Bombing Syria, a short-sighted proposition bound to go off-course

by Rob Brune

The White House is touting a so-called humanitarian bombing campaign while pushing the line that Syria will not be the next Iraq. “Iraq and Syria are in no way analogous,” State Department spokeswoman Marie Harf told reporters.

Al Qa'Qaa bunker in Iraq
Al Qa’Qaa bunker in Iraq

How can we forget that within the first couple months of bombing and “boots on the ground” in Iraq, Baathist insurgents moved in to grab 380 tons of high explosives from the Al Qa’Qaa bunker? It wasn’t like we didn’t know the risk. The International Atomic Energy Agency (IAEA) warned that terrorists might “help themselves to the greatest explosives bonanza in history.”

If the U.S. bombs the holy hell out of Syria’s chemical weapons supply, who will be there to secure the remains of those chemical weapons? It’s a realistic expectation that they will fall into the hands of radical factions of the Free Syrian Army affiliated with Al Qaeda.

Bashar al-Assad is a bona fide madman. Rather than deter him, a bombing campaign will likely provoke him to use more chemical weapons. The whole discussion of a military intervention is short-sighted. Bombing Syria is a proposition that will go sideways faster than Obama and his supporters in Congress think.


The good news is that someone has thought through this scenario. The bad news is that to secure Syrian chemical weapons stockpiles–estimated at 1,000 tons–the U.S. would have to deploy 75,000 troops:

The potential of strategic US strikes in Syria has sparked fears Damascus’ chemical weapons could fall into the wrong hands if the government is toppled. A recent congressional report says 75,000 troops would be needed to safeguard the WMD caches.

The Congressional Research Center (CRS) report, issued just one day before the alleged August 21 chemical weapons attack in a Damascus suburb, was compiled with the aim of “responding to possible scenarios involving the use, change of hands, or loss of control of Syrian chemical weapons.”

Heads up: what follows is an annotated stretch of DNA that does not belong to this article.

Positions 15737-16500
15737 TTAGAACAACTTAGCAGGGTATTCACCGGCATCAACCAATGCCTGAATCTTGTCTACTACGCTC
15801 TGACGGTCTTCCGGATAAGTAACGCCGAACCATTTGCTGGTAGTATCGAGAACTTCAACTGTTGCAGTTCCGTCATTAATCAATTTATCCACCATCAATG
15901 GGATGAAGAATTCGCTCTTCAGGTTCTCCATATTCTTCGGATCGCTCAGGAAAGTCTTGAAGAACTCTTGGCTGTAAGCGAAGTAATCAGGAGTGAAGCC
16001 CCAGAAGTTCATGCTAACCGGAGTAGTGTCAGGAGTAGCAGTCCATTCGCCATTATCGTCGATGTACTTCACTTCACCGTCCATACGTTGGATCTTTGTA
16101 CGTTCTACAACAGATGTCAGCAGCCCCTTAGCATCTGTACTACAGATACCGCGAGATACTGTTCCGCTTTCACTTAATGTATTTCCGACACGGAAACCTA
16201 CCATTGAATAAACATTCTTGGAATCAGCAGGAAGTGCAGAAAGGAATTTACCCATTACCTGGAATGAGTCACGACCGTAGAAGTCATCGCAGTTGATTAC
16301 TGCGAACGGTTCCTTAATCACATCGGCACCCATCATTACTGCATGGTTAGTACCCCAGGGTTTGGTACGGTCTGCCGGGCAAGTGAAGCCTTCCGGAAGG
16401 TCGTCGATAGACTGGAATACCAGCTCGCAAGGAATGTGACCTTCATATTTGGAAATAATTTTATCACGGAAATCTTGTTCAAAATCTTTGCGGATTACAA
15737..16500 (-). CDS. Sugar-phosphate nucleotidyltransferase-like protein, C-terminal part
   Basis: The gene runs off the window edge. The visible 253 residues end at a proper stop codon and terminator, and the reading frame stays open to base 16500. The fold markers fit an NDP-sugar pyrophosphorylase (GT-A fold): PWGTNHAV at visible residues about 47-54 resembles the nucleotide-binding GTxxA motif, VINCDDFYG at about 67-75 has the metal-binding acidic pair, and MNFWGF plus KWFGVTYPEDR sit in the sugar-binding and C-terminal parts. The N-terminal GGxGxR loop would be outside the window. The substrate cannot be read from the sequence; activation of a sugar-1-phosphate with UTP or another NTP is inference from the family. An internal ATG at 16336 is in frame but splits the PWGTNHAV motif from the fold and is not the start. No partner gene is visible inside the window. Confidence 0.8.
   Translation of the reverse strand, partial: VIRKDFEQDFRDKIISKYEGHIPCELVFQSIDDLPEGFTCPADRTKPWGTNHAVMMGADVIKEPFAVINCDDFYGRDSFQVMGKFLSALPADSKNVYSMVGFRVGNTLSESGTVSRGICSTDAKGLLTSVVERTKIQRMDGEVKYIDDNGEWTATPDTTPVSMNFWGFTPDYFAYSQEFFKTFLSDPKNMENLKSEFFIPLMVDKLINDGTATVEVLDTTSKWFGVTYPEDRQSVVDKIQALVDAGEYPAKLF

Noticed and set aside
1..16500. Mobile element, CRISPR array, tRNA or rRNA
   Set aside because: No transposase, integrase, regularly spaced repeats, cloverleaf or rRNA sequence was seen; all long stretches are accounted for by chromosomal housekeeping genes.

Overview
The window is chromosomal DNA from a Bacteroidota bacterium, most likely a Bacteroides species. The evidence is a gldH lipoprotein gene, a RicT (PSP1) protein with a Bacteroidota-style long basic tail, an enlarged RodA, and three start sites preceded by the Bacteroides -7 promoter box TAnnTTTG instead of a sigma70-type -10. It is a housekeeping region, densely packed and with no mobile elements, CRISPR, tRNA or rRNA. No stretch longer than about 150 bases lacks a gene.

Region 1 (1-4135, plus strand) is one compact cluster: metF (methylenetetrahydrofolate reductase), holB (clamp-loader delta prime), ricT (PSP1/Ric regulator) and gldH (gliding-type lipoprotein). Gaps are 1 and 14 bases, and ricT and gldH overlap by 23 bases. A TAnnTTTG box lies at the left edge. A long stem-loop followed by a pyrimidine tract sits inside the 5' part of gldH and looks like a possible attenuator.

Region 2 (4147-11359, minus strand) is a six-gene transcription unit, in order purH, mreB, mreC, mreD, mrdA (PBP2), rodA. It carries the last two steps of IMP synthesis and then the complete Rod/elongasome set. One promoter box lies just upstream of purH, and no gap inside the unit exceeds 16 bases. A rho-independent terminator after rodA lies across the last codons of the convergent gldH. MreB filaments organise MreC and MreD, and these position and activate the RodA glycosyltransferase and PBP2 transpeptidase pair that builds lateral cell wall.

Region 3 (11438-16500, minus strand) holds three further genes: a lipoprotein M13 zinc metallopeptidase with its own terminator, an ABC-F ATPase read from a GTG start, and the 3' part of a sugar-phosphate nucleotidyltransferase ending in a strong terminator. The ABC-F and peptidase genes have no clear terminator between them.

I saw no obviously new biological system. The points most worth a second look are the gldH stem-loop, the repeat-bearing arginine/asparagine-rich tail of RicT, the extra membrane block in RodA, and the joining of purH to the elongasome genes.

That’s 150,000 “boots on the ground.”

Micah Turner arrested; supporters seek leniency for anti-war protestor

Sgt. Micah Turner

Military police were informed of the Army deserter’s whereabouts all along. What motivated their choice of time and location of arrest?

Micah Turner, Army Sargeant turned anti-war protestor, was arrested in early January* at his parents’ home after spending three months in legal limbo. He deserted his unit in September and later went public with his AWOL status and opposition to the ongoing war in Afghanistan.

His arrest follows two attempts to turn himself in at Fort Hamilton in October. He reportedly was turned away because no one was available to process an arrest on a federal holiday.

Military police, however, appear to have kept an eye on his movements since then and waited until he returned to his parents’ home for Christmas. He’s currently being held at Fort Irwin and will soon be transferred to Fort Bragg, where his Army unit is based.

According to his Twitter feed (@Unoccupier), which is being maintained by a friend, “Micah’s unit at Fort Bragg has authority to decide whether to retain, reprimand, prosecute, and/or discharge him.” It may also decide whether to hold him in pre-trial confinement. Supporters are organizing a campaign to advocate discharge rather than prosecution.

Turner was deployed to Iraq and Afghanistan five times.

* [An earlier version of this post stated that Turner had been arrested on January 10, but his arrest occurred no later than January 3.]